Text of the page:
Full Review… | November 18, 2013
Associated Press
Top Critic

Against all odds in an era of machine-made spectaculars, Mr. Jackson and his collaborators have created a film epic that lives and breathes, that's swept by almost palpable weather (much of it stormy).

Full Review… | November 18, 2013
Wall Street Journal
Top Critic

Audience Reviews for The Lord of the Rings: The Fellowship of the Ring


I grew up on a few big franchises through the 80's, Star Wars, Indy, Star Trek and Lord of the Rings. Of course LOTR was never much of a franchise as the only thing available to us (other than the actual book) was the Bakshi animated version, but I loved it. Grown out of it slightly now admittedly but still...lets soldier on.

I can't compare the animated film fairly to be honest but I must admit there was always elements of Bakshi's effort that worked so well. There are many elements of this Jackson effort I like also but as usual with so many modern films I do feel the over exaggerated hype simply forced people to adhere to the fact that this film is suppose to be epic.

The start of this film is perfect, everything we see in the Shire is just as you would expect and it looks wonderful. Straight away you can see the immense detail that has been put into the film with the interior sets inside Bilbo's little dwelling (look at the metal framing on the back of his front door). Clothing, decorations, equipment etc...everything within the Shire is warm, cozy and thoroughly inviting to the point that you just wanna up sticks and live there. I still think they took some ideas from 'Willow'.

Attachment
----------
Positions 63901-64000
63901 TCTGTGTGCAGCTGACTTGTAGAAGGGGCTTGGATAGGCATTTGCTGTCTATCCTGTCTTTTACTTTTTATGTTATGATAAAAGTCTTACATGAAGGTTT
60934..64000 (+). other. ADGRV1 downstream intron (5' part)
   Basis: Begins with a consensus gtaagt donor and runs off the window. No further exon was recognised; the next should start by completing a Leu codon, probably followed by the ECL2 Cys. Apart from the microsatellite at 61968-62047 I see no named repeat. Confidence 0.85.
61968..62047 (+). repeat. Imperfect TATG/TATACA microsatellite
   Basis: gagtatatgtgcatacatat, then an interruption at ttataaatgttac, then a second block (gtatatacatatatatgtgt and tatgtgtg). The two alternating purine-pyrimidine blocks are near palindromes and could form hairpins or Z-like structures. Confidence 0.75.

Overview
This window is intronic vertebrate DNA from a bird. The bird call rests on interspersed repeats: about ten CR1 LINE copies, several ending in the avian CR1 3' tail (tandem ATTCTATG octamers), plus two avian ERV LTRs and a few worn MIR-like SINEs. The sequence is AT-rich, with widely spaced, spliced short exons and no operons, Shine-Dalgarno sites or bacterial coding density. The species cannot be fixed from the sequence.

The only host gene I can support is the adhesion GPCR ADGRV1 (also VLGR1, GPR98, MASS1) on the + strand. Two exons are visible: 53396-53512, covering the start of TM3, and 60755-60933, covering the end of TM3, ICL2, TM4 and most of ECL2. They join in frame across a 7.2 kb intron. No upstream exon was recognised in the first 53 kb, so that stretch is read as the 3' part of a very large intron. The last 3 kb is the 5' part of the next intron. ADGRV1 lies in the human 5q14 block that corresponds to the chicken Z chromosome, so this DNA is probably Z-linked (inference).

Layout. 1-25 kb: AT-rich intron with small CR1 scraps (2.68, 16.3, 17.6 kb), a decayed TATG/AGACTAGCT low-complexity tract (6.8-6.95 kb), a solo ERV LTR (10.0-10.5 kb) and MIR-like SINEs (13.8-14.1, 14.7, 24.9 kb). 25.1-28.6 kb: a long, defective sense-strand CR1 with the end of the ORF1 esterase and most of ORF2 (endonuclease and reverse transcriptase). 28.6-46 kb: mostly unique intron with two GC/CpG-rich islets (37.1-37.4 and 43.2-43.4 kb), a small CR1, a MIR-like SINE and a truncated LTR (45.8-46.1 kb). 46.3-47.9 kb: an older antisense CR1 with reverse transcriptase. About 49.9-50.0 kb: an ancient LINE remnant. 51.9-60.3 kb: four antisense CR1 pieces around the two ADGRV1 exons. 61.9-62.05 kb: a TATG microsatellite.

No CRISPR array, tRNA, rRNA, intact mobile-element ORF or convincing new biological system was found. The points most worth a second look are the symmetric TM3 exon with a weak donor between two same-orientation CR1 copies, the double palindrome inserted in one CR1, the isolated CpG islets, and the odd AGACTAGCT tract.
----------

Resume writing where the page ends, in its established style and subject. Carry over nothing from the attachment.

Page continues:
We all knew what to expect with the look of the characters before hand but you still can't fail to be impressed with the quality of simple things like wigs and little items of clothing such as waistcoats. The plot trundles along nicely and like the 78 animated version its pretty similar in styles and visuals. The journey to Bree and incidents within [i]The Prancing Pony[/i] all look great and have that perfect olde English atmosphere with much ale drinking amongst shady figures.

I enjoyed pretty much everything up to the point where the heroes meet up with the Elves Galadriel and Celeborn. At this point I found myself getting bored, the sequences here were heavy going and pretty dull frankly. Not that I expected anything else but I just felt the plot and interest slip away from me. From this point I was disappointed with what I saw, the film seems to lose a lot of its genuine old world atmosphere, the orcs and especially Uruk-hai looked pretty dreadful and the fight sequences become extremely repetitive.